More seriously, the title of Professor allowed a designation of distinction for those academics who excelled and contributed significantly to their discipline without choosing the bureaucratic-political track of Dean/Head of Department. Certainly I would think no designation of Professor should be awarded to anyone lacking a doctorate.

  3. Donal_C Says:

    I’m not sure whether the American system is less hierarchical than the dominant systems in the UK, Ireland, and continental Europe.
    Assistant professors in the US almost always have to have PhDs. Further, earning a PhD in the US system often requires considerably more work than in Europe. From here, the road to associate professorship is rocky. At the leading universities typically the vast majority of assistant professors do not make it to associate professorship. The tenure approval system is rigorous.
    The advantage of the US system then is not the lack of hierarchy, but the clarity. When I see a title in the US (affiliate, assistant, associate, full professor), I have a rough idea of the person’s accomplishments and standing. The systems in Ireland and elsewhere in Europe seem much more confusing to me. Maybe that’s just my lack of familiarity.

  4. cormac Says:

    One big snag to this proposal. I think the elite rank of Professor (or equivalent), awarded to those truly active/successful in research acts as a serious incentive for outstanding work – peer recognition is important!
    Once you remove this sort of academic carrot, it may be very difficult to keep researchers motivated i.e.there is a danger that tenured staff who choose not to go the administrative route may feel their work is undervalued, and reduce research.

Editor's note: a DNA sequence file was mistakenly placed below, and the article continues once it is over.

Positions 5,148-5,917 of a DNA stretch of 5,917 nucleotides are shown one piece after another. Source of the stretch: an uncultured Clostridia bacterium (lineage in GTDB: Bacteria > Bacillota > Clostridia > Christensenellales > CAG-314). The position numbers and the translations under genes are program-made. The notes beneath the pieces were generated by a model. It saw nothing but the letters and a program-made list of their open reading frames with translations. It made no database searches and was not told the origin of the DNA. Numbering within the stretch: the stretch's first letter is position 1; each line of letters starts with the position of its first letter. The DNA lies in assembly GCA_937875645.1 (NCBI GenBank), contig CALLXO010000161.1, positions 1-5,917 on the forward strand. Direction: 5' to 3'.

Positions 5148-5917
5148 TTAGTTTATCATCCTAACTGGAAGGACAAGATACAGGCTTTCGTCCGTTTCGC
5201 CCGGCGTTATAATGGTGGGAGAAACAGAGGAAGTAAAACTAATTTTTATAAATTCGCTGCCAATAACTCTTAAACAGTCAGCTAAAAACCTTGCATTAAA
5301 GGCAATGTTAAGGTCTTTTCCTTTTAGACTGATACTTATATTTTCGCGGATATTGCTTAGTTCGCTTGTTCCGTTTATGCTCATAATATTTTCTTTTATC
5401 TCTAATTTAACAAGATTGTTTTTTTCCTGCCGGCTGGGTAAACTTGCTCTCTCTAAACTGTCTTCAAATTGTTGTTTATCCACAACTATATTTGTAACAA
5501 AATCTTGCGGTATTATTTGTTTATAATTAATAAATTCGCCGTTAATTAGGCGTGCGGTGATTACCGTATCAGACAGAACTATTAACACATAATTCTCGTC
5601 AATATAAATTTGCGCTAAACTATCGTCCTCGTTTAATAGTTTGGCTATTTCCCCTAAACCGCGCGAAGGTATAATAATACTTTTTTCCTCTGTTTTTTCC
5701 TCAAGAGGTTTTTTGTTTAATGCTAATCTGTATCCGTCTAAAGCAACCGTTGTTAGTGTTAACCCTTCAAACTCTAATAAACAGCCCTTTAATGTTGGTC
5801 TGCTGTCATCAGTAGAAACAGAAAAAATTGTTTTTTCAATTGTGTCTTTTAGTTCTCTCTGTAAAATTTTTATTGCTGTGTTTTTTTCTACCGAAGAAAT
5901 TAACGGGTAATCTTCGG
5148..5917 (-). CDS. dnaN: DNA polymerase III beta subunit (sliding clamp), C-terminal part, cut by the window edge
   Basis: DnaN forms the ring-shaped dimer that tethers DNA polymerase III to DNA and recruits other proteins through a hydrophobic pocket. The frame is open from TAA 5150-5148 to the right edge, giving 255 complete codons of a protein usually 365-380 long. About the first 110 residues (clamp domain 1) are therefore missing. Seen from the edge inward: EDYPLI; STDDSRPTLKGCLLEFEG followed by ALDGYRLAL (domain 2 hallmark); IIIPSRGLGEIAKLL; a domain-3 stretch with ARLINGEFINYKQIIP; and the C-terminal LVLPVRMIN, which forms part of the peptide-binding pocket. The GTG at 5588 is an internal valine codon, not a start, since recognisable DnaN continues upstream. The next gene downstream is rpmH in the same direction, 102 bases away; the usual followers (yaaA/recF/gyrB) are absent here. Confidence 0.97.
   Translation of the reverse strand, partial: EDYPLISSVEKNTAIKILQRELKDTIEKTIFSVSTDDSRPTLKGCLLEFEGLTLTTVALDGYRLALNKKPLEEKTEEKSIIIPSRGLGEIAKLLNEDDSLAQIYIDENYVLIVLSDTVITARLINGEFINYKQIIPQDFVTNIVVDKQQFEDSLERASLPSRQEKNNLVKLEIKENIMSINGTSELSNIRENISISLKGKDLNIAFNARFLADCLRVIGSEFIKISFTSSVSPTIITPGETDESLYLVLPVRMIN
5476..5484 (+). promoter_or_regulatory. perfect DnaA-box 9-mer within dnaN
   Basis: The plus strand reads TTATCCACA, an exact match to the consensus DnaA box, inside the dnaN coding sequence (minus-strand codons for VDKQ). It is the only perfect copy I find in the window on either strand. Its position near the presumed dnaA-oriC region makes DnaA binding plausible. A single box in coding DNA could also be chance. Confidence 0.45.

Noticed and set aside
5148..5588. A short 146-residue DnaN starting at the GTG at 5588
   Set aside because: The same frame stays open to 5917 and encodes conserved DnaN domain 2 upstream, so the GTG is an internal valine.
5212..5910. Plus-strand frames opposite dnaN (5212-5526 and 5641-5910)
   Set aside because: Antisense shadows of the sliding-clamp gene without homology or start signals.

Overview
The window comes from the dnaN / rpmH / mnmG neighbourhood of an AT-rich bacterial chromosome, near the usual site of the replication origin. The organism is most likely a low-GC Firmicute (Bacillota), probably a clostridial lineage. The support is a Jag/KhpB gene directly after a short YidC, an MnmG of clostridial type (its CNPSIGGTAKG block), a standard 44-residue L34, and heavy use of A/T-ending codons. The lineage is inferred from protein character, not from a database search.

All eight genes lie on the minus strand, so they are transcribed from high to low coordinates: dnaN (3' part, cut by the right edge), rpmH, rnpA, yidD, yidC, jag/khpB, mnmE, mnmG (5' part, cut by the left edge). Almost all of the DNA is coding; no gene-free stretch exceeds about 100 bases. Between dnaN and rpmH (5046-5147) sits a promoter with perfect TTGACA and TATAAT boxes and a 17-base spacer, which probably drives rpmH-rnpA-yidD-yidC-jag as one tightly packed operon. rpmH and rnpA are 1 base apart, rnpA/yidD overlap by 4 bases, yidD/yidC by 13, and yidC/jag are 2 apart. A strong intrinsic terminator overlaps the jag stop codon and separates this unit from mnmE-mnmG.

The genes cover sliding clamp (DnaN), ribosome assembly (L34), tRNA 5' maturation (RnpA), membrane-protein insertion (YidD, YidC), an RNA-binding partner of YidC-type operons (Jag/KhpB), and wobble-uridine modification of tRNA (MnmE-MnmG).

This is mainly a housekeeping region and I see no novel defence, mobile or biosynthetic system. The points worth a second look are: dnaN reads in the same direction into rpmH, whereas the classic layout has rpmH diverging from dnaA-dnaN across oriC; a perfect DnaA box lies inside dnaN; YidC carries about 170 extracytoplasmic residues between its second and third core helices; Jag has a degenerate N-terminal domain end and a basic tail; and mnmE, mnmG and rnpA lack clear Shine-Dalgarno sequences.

Did you know professorships are being introduced to both DIT and WIT? I have mixed feelings on this. If it is done right and it goes to the tiny number “who would be Professors in a university”, fine. If it is done badly, every IoT will have Professors in months and it will become a farcical title.

    • Good points, Cormac. On the whole however we should be able to recognise really excellent academic achievements (particularly research) through a distinction between Associate Professors and (full) Professors, as is the case in the United States. The advantage would still be that nobody has a different title by which they are addressed.
      I didn’t know about the moves at WIT and DIT. As you say, it will depend on how it is handled. If the holder of the professorship could have achieved that in any university, then there isn’t a problem.

  5. cormac Says:

    As a matter of fact I and other researchers suggested the title of Associate Professor would be more appropriate for the IoT sector – unfortunately we got voted down.
    Another example is the Reid Professorship in Law at Trinity – as you know, this Professorship is aimed at outstanding young academics in law who may also be seeking to establish themselves at the bar. Thus it is slightly different to a physics professorship (typically aimed at very senior staff with several well-regarded books and hundreds of paperss). This is no reflection on the excellent Reid professors, but a good example of a title that is slightly misleading…